‘No influx of immigrants’ says Bulgarian ambassador
The Bulgarian ambassador to London, Konstantin Dimitrov, denies to Channel 4 News that the relaxation of immigration rules at the end of this year, allowing Bulgarians freely to come and live or work in Britain, will be lead to an influx of Bulgarians from 2014 onwards.
Between them Romania and Bulgaria have a population of 29 million people (Bulgaria 7.5 million).UKIP has estimated that as many as 400,000 could come to the UK from the East European countries; the pressure group Migration Watch gives a possible figure of around 50,000.
But Mr Dimitrov says most Bulgarians who want to come and work in the UK have already done so, using the existing regulatory system of visas and work permits. The scrapping of such regulations won’t make much difference, he says.
In an interview to be broadcast on Channel 4 News this evening, he said:
“Most of those who want to work legally in the UK, or to study in the UK, have done so even after 2007 when we became members of the European Union. So there are no pre-requisites for a major influx.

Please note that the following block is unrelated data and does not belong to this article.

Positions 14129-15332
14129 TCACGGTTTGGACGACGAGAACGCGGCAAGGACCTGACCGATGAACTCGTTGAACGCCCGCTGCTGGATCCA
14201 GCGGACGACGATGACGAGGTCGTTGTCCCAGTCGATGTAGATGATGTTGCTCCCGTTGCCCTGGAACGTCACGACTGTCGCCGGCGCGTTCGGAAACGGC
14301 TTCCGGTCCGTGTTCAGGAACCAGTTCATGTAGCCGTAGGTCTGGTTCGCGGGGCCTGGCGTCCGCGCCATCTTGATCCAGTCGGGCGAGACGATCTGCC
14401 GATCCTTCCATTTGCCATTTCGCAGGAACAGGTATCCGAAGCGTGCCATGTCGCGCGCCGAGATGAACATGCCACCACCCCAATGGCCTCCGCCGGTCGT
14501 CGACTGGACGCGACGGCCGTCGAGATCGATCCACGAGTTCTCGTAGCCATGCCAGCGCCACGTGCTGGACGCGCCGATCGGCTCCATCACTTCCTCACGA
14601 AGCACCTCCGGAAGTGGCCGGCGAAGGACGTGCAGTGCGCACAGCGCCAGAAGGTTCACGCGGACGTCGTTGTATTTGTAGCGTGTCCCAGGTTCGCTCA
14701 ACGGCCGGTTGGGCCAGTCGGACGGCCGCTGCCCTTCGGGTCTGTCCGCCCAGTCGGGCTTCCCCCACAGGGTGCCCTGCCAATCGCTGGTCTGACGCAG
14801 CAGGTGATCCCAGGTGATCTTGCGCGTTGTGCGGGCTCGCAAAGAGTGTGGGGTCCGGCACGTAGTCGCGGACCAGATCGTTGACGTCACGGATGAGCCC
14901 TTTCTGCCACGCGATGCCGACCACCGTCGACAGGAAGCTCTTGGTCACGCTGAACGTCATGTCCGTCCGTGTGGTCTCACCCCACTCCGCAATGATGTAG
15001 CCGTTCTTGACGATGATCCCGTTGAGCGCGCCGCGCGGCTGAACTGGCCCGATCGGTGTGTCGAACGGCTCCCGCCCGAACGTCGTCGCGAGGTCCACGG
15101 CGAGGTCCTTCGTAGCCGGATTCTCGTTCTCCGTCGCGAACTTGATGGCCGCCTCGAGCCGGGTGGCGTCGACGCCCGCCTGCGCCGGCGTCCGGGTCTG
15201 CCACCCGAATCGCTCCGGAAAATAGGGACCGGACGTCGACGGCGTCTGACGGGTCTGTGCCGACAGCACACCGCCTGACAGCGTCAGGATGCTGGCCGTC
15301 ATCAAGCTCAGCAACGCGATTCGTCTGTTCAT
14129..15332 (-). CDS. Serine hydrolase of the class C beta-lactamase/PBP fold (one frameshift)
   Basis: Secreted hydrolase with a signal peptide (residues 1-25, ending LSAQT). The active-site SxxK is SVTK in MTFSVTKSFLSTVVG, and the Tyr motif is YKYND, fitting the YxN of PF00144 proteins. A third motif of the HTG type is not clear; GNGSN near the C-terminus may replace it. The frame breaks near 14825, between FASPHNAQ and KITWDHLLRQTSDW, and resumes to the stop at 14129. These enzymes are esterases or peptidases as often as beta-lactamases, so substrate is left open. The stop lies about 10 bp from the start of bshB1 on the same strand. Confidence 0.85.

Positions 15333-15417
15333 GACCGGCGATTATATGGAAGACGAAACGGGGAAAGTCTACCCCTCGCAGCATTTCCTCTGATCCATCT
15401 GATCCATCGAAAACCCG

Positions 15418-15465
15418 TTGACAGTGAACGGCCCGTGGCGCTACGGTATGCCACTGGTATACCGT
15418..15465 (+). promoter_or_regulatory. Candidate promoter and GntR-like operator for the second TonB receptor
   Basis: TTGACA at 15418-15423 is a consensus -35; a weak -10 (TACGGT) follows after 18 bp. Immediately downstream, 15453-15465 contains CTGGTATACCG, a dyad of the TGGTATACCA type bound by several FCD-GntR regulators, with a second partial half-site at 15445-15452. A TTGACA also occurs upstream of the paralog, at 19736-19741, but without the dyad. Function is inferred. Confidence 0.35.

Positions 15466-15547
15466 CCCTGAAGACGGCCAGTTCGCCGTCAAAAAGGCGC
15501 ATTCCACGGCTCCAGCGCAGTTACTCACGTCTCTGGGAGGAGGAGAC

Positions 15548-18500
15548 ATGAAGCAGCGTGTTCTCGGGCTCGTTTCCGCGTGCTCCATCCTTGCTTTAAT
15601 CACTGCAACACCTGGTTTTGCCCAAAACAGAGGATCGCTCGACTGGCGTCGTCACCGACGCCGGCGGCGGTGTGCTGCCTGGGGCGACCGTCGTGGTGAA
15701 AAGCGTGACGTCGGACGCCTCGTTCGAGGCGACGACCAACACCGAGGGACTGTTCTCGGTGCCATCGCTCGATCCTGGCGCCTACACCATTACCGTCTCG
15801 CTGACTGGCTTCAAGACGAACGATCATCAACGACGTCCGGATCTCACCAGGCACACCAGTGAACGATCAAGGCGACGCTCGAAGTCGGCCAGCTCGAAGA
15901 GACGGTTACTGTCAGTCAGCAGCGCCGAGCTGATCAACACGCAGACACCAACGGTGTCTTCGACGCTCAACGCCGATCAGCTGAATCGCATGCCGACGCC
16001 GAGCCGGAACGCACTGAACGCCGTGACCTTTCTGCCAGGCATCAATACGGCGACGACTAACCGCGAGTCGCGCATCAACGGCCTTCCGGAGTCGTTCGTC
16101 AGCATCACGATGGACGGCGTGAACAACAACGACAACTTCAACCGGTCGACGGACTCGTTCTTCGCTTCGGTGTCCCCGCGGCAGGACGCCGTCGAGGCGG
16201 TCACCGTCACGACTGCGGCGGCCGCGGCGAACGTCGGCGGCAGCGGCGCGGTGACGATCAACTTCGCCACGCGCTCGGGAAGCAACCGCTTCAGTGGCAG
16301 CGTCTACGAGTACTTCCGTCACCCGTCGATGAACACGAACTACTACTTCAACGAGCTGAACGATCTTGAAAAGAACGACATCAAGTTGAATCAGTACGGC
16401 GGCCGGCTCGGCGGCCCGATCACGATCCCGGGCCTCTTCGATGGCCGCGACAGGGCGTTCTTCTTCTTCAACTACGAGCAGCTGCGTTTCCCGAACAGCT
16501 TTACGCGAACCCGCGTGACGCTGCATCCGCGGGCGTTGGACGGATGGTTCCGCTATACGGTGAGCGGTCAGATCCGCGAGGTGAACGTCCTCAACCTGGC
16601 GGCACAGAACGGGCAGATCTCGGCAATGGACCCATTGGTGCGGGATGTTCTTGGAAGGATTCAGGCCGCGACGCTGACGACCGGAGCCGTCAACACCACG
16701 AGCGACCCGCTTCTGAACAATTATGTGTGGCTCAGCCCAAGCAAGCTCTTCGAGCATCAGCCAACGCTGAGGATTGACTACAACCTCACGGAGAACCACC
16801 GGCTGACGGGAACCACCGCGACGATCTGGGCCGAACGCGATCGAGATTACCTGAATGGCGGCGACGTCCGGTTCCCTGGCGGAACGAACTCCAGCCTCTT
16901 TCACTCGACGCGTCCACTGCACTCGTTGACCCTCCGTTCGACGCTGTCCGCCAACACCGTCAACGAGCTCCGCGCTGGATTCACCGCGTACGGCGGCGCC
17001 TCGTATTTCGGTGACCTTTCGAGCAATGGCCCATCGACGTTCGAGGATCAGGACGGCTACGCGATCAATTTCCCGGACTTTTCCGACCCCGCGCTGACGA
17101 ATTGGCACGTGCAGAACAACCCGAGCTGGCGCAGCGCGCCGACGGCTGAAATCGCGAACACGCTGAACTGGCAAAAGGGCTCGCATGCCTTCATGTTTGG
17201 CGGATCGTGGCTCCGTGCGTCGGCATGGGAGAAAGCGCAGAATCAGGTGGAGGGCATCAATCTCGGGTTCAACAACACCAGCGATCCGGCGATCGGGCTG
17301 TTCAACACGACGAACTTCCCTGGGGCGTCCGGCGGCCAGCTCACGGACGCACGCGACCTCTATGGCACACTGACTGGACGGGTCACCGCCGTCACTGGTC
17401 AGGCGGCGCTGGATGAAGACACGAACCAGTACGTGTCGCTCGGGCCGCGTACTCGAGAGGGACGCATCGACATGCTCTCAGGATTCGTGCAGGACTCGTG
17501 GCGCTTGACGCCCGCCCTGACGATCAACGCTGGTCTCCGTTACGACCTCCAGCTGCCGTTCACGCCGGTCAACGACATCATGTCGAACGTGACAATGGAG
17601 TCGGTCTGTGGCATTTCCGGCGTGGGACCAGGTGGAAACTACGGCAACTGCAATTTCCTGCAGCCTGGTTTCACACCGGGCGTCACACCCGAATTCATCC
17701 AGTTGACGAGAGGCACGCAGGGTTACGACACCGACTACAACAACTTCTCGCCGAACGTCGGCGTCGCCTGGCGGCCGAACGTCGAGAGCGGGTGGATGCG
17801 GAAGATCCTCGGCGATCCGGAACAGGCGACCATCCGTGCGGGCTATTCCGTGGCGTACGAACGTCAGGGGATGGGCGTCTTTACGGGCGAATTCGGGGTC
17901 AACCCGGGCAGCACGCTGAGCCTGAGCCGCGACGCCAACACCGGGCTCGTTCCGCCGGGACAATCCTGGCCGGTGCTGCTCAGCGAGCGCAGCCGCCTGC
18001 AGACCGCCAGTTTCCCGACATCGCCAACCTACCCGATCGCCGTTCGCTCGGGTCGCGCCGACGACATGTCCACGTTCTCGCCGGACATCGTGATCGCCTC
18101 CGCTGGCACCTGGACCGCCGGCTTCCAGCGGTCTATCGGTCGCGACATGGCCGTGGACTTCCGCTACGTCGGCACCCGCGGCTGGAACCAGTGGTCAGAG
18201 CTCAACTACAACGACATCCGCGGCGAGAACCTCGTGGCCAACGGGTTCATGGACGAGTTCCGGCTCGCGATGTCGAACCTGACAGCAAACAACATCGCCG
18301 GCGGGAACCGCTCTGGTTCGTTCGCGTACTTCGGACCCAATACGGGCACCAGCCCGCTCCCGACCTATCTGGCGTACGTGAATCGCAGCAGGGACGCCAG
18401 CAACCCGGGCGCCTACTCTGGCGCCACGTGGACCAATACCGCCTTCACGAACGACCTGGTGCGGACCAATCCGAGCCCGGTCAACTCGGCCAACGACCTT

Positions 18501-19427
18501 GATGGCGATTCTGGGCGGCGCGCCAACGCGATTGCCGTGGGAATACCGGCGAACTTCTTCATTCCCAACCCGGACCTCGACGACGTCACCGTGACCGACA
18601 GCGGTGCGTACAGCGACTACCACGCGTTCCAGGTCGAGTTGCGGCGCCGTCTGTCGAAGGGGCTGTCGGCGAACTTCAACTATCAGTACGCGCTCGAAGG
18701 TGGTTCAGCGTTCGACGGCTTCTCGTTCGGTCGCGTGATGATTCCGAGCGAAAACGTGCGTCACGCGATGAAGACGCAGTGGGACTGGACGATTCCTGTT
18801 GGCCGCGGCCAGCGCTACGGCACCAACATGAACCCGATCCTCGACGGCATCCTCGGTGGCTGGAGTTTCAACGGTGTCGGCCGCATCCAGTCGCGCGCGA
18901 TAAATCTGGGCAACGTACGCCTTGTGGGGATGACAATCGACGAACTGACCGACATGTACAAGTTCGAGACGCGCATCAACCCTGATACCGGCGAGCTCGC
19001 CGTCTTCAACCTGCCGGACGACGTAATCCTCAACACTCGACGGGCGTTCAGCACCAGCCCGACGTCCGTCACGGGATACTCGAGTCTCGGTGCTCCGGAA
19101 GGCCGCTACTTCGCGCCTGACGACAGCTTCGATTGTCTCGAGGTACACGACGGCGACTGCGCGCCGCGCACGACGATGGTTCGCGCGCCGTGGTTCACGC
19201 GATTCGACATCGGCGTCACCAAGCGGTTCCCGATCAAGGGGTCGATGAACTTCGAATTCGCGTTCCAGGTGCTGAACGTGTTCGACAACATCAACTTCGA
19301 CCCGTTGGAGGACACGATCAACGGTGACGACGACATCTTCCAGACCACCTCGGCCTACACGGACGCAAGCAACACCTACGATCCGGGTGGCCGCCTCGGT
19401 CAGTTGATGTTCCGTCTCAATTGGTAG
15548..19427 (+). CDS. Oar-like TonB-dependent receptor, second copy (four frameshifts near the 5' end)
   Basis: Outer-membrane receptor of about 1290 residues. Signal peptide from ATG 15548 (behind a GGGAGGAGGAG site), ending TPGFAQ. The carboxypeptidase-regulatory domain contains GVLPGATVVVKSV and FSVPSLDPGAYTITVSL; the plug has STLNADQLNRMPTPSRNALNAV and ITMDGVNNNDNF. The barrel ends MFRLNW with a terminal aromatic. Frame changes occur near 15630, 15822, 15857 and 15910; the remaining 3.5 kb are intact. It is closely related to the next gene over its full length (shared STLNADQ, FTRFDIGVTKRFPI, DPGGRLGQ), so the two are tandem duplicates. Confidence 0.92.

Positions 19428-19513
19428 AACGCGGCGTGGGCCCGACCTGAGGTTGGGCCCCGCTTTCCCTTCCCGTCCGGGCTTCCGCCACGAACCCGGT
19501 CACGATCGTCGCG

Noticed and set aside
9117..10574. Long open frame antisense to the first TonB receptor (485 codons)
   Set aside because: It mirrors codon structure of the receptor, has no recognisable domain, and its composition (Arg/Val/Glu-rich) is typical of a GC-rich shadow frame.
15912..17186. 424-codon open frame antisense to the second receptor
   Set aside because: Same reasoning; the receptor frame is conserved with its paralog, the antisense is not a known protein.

“I would expect new people, but only those who see niches in your labour market, for the simple reason that the search for job opportunities has been open for six to seven years now, since January 1st 2007.”
The ambassador couldn’t hide his anger about what some politicians and commentators in Britain have been saying recently about Bulgaria and its citizens. The embassy was closely monitoring these remarks, he said, and consulting lawyers about possible libel:
“What cannot be tolerated is the defamation, the negative campaign, the generalisation, the branding of a whole nation as being less fit to be integrated into the European Union, or whose citizens are less fit to be integrated and to be living as hard working law abiding citizens, or residents of the United Kingdom.”
When I pressed him on the problems of street crime committed in Britain by Bulgarian visitors, Konstantin Dimitrov said that this was indeed a problem in the recent past, but he insisted that it had now been tackled:
“We have broken the back of the petty criminality that was pestering the UK streets several years ago, and I think a testimony to that may be given by your law enforcement agencies.
“Bulgarians were a problem but no longer, as of two, three years now, and statistics can prove that.”